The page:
Thermal IR cameras "see" whales by measuring the apparent temperature differences between the mammals and the surrounding water and air when they surface and exhale.
(Images by Dan Zitterbart and Craig LaPlante, Woods Hole Oceanographic Institution)
For ferry-goers gliding through the calm and sometimes narrow channels of British Columbia’s Gulf Islands, the views can be idyllic: craggy coastlines and placid inlets set against lush forested mountains. But for endangered Southern Resident Killer Whales (SRKWs), of which fewer than 80 remain, the area has become increasingly dangerous.
Whales there face a range of threats, including potential contamination from oil spills from commercial ship accidents, and Persistent Organic Pollutants (POPs) which infiltrate ocean sediments and accumulate in Chinook and Chum salmon—important food sources for resident killer whales.
Noise pollution is another problem for these mammals. According to a report published by the Canadian government, noise from ships drowns out whale communications, which in turn affects their ability to find mates and also reduces the distance over which they can detect food using echolocation clicks. In fact, these killer whales may lose up several hours of foraging time per day from noise-related disturbances.
A growing concern
Vessel traffic in the region has increased significantly in recent decades, making whales more vulnerable to ship strikes along these quaint marine highways. Depending on the severity, collisions can seriously injure or kill whales, and may also knock passengers on smaller vessels off their feet or throw them into the air.
“Some of the passages are very narrow, which increases the chance of vessel strikes since whales and boats share the same waterways for travel,” said Dan Zitterbart, an assistant scientist at Woods Hole Oceanographic Institution. “This not only applies to killer whales, but to humpback whales as well, which are growing in population in this area.”
Vessel traffic in British Columbia’s Gulf Islands has increased significantly in recent decades, making whales there more vulnerable to lethal vessel strikes along these narrow marine highways. Researchers are testing the effectiveness of thermal IR cameras for automated whale detection, which could help prevent collisions. (Photo on left by Dan Zitterbart, Woods Hole Oceanographic Institution. Photo on right by Harald Yurk.)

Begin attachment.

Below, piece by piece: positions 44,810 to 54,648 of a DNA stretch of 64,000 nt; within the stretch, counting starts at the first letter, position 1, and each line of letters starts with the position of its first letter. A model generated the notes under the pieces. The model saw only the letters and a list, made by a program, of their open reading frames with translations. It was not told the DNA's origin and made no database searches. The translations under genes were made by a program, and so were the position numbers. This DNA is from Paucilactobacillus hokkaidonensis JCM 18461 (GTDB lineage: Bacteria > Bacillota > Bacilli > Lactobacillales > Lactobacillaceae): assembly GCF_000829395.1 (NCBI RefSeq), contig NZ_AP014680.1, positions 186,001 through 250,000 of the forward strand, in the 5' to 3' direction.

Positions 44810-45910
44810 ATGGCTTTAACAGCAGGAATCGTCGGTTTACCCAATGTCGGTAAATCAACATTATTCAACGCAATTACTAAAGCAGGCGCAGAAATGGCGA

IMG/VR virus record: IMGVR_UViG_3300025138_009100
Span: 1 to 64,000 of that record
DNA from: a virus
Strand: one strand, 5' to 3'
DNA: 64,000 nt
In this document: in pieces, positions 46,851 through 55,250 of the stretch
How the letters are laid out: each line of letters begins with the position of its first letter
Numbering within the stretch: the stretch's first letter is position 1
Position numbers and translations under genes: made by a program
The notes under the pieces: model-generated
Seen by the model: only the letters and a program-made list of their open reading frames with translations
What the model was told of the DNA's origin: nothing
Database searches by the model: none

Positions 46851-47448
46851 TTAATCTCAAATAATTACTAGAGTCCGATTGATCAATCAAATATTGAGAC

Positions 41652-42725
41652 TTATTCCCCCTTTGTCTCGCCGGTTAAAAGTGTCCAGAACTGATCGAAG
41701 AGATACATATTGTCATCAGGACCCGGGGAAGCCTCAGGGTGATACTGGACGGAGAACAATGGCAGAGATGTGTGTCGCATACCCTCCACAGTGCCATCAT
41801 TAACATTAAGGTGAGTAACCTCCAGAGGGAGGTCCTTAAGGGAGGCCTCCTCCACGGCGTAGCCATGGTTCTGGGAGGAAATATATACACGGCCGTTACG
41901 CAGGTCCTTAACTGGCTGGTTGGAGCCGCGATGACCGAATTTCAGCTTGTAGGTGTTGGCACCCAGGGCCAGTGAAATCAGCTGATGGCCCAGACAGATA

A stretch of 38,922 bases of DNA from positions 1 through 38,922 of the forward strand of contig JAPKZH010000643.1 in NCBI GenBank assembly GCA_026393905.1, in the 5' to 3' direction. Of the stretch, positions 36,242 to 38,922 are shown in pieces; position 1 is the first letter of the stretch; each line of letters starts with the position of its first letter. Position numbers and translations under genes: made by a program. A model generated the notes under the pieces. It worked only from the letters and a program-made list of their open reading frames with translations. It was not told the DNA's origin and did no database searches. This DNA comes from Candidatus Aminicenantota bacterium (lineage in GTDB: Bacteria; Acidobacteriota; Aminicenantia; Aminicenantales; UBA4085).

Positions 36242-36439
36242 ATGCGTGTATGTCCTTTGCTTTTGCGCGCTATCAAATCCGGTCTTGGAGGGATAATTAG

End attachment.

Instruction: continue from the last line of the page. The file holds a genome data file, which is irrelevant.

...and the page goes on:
A surveillance system for whales
To help mitigate the potential for collisions, Zitterbart, who received a 2019 Young Investigator Program (YIP) award from the Office of Naval Research for his work in developing next-generation whale detection systems, is working with British Columbia Ferry Services, Inc. and Transport Canada to install and test thermal IR (infrared) cameras to monitor inlets for the presence of whales. The cameras are being installed at a ferry terminal on Galiano Island on a test basis and will scan the mile-wide entrance of Active Pass for whale blows for the next year and beyond.
Thermal imaging cameras detect whales by measuring the apparent temperature differences between the animals and the surrounding water and air when they surface and exhale. And, they work independent of daylight, so unlike other whale detection methods such as human observation from planes and boats, they can spot whales around the clock. This is important since commercial vessel traffic operates during non-daylight hours.
“Testing thermal imaging as a whale detection tool and comparing its efficiency with that of other detection technologies, such as acoustic detection, will allow us to determine how often whales travel through a waterway without vocalizing,” said Harald Yurk, a scientist with DFO. “At the end of the test, we will be able to determine if a single detection method will be sufficient to reliably detect whales in these waterways and potentially lower the risk of ship strikes, or if a combination of systems will be more advantageous.”
For the cameras to work reliably, it’s important that they’re able to distinguish between whales and boats in a congested channel. Out of the box, a thermal IR camera wouldn’t know the difference, so the cameras are linked to a computer running in the background that has been “trained” on model images of vessels and whales. This helps minimize the number of falsely-identified “whales” that are reported by the cameras.
“We’ve made these detection algorithms more robust so they can perform reliably in an environment where some of the objects that come into view may look similar from afar,” he said.
Acoustic monitoring is already used in the narrow waterway, but adding a dedicated optical whale surveillance system is a proactive step that may help reduce the risk of a possible strike even further. The technology is not without its limitations—dense fog and rainfall can impair camera accuracy—but if the initial testing goes well, Zitterbart may try expanding the application.
“This work is only one part of the overall solution to preventing vessel strikes,” he said. “But if the detection is effective enough, we could eventually think about mounting infrared cameras directly on the bow of ferry ships and having a real-time feedback loop where mariners are alerted to slow down if whales are present.”
The Woods Hole Oceanographic Institution is a private, non-profit organization on Cape Cod, Mass., dedicated to marine research, engineering, and higher education. Established in 1930 on a recommendation from the National Academy of Sciences, its primary mission is to understand the ocean and its interaction with the Earth as a whole, and to communicate a basic understanding of the ocean’s role in the changing global environment. For more information, please visit www.whoi.edu.